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Sambahsa Reference Document

Sambahsa Reference Document

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Published by cafaristeir
A practical document containing the most important rules of Sambahsa grammar for easy reference, by O.Simon & R.Winter
A practical document containing the most important rules of Sambahsa grammar for easy reference, by O.Simon & R.Winter

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Published by: cafaristeir on Apr 10, 2011
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Sambahsa Reference Document
 by O.Simon & R.Winter 
SAMBAHSA REFERENCE DOCUMENT
Pronounciation rules
Sambahsa uses the same letters as English; unless otherwise indicated, consider thatisolated letters are pronounced approximately as in English.
a
Like “a” in “car”
ae
Like the pronoun “I”
ai
Like “e” in “bed”, but longer 
au
Like “ow” in “how”
bbh
Like “b” in English
c
Like a “k”, but like “ts” before e, i or y.
ck
 Always like “k”. Counts as a doubleconsonant “k + k”
ch
Like “ch” in “church”, but like “k” before aconsonant (ex: “Christ”)
ddh
Like “d” in English
e
-
Like “é” in “café” when stressed, or asthe first letter of a word, or followed bya doubled consonant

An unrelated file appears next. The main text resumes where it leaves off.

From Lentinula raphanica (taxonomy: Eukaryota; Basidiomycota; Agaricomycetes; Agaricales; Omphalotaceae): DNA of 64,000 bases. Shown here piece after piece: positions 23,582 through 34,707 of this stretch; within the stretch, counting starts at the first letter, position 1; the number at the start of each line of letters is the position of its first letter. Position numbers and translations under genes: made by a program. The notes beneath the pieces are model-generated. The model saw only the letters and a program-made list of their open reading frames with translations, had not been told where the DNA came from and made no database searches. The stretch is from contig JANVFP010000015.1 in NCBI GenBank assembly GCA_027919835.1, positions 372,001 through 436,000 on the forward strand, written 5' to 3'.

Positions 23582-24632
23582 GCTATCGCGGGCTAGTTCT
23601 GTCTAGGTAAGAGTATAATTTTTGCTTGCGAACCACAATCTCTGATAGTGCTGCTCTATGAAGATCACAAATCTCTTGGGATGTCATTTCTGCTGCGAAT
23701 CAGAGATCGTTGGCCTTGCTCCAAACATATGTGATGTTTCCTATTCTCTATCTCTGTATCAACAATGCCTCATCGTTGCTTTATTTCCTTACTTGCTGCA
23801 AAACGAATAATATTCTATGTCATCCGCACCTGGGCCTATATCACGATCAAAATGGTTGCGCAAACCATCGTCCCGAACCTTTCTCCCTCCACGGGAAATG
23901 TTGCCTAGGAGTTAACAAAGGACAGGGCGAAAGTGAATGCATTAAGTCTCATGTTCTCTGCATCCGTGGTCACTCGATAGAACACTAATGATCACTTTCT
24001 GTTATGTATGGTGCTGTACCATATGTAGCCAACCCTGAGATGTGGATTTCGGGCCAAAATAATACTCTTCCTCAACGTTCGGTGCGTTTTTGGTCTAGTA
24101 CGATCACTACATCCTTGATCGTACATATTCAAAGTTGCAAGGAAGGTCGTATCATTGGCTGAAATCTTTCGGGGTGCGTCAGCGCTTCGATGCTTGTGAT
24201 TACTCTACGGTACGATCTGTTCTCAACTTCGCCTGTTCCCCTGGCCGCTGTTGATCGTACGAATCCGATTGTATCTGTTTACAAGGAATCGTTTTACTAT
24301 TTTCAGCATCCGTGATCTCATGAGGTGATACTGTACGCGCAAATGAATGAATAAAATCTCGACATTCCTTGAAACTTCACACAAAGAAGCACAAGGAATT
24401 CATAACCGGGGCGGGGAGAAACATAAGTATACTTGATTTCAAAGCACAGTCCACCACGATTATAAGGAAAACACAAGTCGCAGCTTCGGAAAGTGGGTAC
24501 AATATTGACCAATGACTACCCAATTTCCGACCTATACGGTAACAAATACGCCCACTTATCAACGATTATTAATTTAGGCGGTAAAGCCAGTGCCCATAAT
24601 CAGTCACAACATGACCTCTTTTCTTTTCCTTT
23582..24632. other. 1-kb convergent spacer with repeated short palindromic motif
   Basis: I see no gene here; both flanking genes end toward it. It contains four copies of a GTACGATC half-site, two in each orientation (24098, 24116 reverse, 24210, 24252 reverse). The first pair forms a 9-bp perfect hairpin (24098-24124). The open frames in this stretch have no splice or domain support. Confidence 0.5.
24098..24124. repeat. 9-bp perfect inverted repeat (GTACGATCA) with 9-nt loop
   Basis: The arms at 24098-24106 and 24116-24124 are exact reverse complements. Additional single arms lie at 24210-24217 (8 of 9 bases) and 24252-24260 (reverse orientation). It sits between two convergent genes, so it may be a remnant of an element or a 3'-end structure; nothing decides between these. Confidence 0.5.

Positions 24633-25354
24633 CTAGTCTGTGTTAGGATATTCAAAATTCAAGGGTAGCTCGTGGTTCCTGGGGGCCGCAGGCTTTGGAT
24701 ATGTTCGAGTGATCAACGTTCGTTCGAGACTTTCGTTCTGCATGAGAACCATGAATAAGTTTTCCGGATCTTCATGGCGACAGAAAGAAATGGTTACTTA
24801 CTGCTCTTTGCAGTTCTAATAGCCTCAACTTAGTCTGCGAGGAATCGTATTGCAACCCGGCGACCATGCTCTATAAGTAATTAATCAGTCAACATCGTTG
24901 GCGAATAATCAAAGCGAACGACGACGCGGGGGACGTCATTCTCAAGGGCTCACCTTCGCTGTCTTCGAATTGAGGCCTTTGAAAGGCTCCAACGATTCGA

-
Otherwise like “e” in “the”, and evenunpronounced at the very end of aword (ex: “rose”)
-
 An unstressed “e” followed by “s” or “t” at the end of a word isunpronounced, unless it serves todistinguish this “s” or “t” from theconsonant before it (ex. “roses”).However, unstressed “e” is alwayspronounced in “ques” & “quet”
eau
Like a long “o”, as in “bureau”
ee
Like stressed “e” + unstressed “e”
eu
Like “u” in “burn”, but a little longer.
g
Like “g” in “give”, but like “g” in “change”before e, i and “y”
gh
 Always like “g” in “give”
gn
Like “ny” in “canyon”
h
-
Before a vowel, as in English (ex:“hat”)
-
 After a vowel, it is unpronounced, butlengthens the vowel.
i
Like “i” in “bit”
ie
-
at the end of a word, like “ee” in“standee”
-
followed by a consonant, turns to “ye”.Ex: “ies” is pronounced like “yes” inEnglish.
 j
 Always like “si” in “vision”
kh
Like “ch” in Scottish “loch”
oe
Like “oy” in “oyster”
ou
Like “ou” in “you”
ph
 Always like “ph” in “philosophy”
qu
Like “k” before “e”,”i” and “y”; but like “kw”
© Dr. O.Simon
 
Sambahsa Reference Document
 by O.Simon & R.Winter 
before “a”, “o” and “u”
rh, rr 
Like a rolled “r” in Spanish or Italian
s
 As in English; however “s” between twovowels is pronounced like “z” (ex: “rose”)
sc
Like “sk”, but like “ss” before e, i or y. Ex:“science”
sch
Like “sh” in English
sh
This is the “ich-Laut” of German, a soundhalfway between “sh” and “h”
th
Like “th” in “thin”, but like a “t” when close toa sound of the family of “s”
u
Like “oo” in “moose”, but like French “u”or German “ü” if one of the two nextletters is “e”.
ue
Like a long French “u” or German “ü”
ui
Like “we” in English
uy
Like the English sounds “oo” + “y”
x
“ks” or “gz” following the phoneticenvironment
y
-
Before or after a vowel, like “y” inEnglish.
-
Between two consonants, like aFrench “u” or a German “ü”. However,“y” and “ys” at the end of a word arepronounced “i” as in “baby” or “Gladys”.
z
Is pronounced “dz”
Accentuation